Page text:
Unless you are a climate change denier you will agree that what environmental scientists say is true: we’re looking at more frequent and extreme episodes of severe weather.
That means an increased risk of extended periods of drought.
In its long-term drought resilience planning framework, the Environment Agency says that water companies and other large water users need to plan regionally and identify the best solutions to safeguard water resources.
They must also provide accurate data to the National Drought Group as part of a national drought monitoring programme.
In its 2019 price review for water companies in England and Wales, Ofwat highlighted the importance of preparedness to combat drought.
Indeed, the regulator specifically earmarked no less than £469 million to help address long-term drought challenges.
This is something that both we and our trade association British Water welcome.
A water supply failure can have enormous implications for local communities, including households and businesses, as well as the wider economy.
We believe that effective drought management must start with planning and investment in the resilience of water supply systems.
The capability to switch from usual water sources to alternative ones, including boreholes or stored supplies, is key. This is where investment in mobile kit, whether owned or rented, comes in.
Transferring water from one place to another, and from secondary sources, will typically entail additional filtration to ensure quality standards continue to be met.
In emergency situations, when collaborative transfers within and between regions make good sense in theory, filtration capability is vital.
An early choice of mobile filtration equipment will mean less risk of having to rely on a neighbouring water company to step in and maintain supplies if your region is out of action.
Strong mobile resource also means that stepping up resilience in one location needn’t adversely affect the level of resilience in another.
Water companies must ask themselves how they will collect, store and transport water to meet demand in a ‘dry year’.
Do they have the capacity to maintain bulk supplies in extreme situations?
How can they best move water between supply zones to reach drought-affected areas?
Are there any long-standing local supply arrangements that will need to be complemented by greater technological support?
What capital investment is needed to maintain drought resilience now and in the future?
Whatever the scenario, it’s vital for water companies to ensure they have adequate facilities to manage and maintain water supplies. And because droughts affect source water, this includes the ability to respond rapidly if water quality problems arise.
Filtration systems have an essential role in ensuring drought conditions don’t imperil the safety of drinking water.
However, when considering making capital investment in the right kit to meet this type of demand, water companies must factor in the time it takes to commission and install the correct filters, housings and skids. This could take weeks or even months.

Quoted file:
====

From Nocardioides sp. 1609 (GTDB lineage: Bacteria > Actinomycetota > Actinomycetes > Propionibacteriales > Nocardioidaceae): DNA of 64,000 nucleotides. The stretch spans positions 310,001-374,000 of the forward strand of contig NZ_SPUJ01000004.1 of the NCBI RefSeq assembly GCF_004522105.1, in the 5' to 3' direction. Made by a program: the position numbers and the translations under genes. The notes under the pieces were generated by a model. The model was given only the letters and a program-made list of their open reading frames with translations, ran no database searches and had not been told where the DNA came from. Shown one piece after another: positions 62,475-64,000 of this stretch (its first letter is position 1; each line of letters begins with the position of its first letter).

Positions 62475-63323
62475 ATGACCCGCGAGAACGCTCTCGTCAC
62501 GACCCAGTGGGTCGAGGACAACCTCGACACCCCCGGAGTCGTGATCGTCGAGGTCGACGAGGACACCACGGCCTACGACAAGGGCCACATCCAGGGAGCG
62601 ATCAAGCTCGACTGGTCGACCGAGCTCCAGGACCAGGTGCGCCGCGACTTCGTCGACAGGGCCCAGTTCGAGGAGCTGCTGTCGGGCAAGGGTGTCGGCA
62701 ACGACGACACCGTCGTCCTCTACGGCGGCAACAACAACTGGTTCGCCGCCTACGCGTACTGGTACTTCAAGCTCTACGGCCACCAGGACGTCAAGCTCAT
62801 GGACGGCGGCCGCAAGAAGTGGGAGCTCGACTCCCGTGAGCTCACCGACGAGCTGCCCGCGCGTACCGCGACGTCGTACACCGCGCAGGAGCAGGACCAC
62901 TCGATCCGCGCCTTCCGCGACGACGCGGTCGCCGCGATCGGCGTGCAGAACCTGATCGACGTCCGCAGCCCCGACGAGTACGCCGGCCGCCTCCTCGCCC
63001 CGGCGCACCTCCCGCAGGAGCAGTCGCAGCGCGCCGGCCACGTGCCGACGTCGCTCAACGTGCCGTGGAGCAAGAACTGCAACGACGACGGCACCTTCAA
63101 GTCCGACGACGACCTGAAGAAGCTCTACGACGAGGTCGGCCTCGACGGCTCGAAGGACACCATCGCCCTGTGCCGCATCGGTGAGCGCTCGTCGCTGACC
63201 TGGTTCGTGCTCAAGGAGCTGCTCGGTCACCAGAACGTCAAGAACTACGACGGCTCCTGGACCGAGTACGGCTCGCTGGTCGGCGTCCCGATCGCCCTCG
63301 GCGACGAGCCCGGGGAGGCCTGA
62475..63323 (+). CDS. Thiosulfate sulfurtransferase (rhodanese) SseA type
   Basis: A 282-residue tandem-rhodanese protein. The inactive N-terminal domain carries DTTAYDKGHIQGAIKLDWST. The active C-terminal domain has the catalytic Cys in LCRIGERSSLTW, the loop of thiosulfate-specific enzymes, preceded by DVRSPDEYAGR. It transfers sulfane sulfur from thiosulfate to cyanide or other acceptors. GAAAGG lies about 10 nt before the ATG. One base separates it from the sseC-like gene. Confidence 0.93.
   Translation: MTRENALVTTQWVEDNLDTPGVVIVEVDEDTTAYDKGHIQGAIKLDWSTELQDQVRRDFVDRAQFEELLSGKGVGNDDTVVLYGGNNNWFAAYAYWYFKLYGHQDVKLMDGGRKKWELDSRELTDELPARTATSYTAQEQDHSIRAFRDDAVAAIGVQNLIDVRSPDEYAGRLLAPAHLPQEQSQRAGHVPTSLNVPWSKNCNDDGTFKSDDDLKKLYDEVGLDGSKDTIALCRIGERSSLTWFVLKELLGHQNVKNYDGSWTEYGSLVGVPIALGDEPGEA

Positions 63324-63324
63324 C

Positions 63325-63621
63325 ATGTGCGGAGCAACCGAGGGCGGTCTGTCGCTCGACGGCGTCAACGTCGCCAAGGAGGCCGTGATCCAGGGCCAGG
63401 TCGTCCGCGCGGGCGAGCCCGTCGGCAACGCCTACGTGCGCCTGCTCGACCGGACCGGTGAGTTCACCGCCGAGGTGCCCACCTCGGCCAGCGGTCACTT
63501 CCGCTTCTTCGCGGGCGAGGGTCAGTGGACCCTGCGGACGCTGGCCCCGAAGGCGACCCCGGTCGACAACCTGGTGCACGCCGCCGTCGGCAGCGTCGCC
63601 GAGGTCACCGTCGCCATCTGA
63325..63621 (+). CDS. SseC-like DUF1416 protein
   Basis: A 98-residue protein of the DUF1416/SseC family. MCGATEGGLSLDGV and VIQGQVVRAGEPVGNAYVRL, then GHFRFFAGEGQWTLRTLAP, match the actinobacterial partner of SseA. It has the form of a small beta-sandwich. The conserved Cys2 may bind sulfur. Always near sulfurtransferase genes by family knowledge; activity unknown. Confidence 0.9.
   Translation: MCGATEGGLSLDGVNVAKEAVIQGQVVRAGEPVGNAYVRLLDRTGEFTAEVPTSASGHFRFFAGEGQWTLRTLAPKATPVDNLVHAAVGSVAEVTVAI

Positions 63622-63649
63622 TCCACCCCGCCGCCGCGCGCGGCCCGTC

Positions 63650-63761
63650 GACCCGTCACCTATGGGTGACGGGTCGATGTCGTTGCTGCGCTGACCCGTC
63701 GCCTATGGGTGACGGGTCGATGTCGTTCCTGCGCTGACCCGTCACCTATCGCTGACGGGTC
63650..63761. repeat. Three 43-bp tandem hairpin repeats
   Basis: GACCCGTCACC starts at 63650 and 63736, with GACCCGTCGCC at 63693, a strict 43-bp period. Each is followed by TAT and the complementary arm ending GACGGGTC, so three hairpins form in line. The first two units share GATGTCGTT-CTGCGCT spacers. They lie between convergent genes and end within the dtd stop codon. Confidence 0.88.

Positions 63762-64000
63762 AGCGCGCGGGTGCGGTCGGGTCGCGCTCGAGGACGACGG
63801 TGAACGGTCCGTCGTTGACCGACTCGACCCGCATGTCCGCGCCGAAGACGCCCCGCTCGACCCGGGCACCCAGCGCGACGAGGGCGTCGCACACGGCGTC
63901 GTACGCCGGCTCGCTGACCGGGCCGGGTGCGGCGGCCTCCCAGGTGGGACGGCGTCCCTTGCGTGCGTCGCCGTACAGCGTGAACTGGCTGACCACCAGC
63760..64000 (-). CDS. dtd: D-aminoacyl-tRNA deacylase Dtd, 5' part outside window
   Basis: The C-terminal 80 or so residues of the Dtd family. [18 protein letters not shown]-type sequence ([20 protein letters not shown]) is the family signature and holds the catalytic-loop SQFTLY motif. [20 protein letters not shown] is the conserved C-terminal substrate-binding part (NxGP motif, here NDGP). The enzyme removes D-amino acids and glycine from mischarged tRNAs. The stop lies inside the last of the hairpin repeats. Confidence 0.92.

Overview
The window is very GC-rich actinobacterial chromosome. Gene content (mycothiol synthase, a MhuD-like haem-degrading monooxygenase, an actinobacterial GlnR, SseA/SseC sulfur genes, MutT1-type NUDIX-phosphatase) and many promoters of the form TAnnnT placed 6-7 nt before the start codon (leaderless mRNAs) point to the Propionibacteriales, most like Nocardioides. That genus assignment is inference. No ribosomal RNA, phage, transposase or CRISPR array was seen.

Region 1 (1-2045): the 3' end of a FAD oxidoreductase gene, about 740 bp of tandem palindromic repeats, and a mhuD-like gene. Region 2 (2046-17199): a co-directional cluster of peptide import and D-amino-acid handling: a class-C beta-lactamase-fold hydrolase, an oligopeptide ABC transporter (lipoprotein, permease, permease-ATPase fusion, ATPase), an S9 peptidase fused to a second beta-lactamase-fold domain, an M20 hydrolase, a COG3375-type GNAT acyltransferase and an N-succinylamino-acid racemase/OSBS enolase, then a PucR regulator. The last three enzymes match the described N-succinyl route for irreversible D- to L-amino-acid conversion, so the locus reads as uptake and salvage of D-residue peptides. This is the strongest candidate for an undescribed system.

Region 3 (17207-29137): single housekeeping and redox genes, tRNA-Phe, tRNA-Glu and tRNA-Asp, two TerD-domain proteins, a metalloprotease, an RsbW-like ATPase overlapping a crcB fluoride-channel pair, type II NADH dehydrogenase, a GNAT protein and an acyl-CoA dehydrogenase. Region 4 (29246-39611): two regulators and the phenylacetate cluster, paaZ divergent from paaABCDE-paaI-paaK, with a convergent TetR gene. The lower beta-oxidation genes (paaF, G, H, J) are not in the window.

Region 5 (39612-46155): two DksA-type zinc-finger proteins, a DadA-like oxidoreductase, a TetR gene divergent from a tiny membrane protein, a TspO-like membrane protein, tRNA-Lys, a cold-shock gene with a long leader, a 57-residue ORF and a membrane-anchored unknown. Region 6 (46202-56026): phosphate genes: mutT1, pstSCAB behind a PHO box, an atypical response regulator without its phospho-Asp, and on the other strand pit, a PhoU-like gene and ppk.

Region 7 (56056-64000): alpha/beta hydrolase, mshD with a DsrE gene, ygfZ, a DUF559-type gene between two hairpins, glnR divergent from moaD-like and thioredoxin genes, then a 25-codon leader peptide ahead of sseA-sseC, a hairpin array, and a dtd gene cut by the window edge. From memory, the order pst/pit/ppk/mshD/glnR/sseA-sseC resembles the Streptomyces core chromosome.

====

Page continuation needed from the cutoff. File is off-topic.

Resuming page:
Because droughts affect source water, there may well be a need to deploy rapid, localised and even bespoke treatment services to maintain quality for the consumer.
Thanks to our investment in production technologies, Amazon Filters is one of the very few filtration equipment specialists able to design and build bespoke filter housings with fast turnaround times.
We have evolved our bespoke filtration solutions (including the option to rent) for exactly the kind of environmental eventuality thrown up by drought.
We have the design and project management capability to deliver both large and complex systems as required.
While some situations may be solved through off-the-shelf filtration systems, a large or unusual project will need a bespoke solution.
We provide both standard and specialist filtration solutions to meet the needs of any project.
Recently, we have delivered everything from small one-off filters to large water treatment skid and container-based solutions.
Project values have ranged from £5,000 to £1.5 million depending on the application requirements.
For example, we were recently commissioned by one UK water company to construct a 40-foot container with multiple filter housings manifolded together and fitted with control valves and auto-vents with the sole purpose of controlling turbidity and protecting the integrity of supply.
The container was fitted out with instrumentation, control interface, electrical supply, lighting and ventilation, all to ensure the downstream result was drinking water that easily meets public health and regulatory standards.
From the moment of first enquiry, we work closely with you to gain a full understanding of your project aims.
We then prepare a detailed technical proposal for your review.
Our designers work with you using the latest 3D modelling software to present the recommended layout.
Once we have your go-ahead, we appoint a dedicated project engineer to co-ordinate all activity.
To support this, our documentation team supplies you with all the necessary certificates, calculations, procedures and test reports.
Our housings are manufactured in compliance with all relevant industry standards including ISO-accredited Quality Management Systems to ensure excellence in customer service.
For skid or container-mounted systems, full life, load and motion calculations can be carried out to the meet the most stringent requirements.
If you are a water company anticipating potential climate change in 2020 and the years ahead, ask yourself how drought-ready you really are.
An early conversation with us about your potential filtration technology needs may well be a prudent move.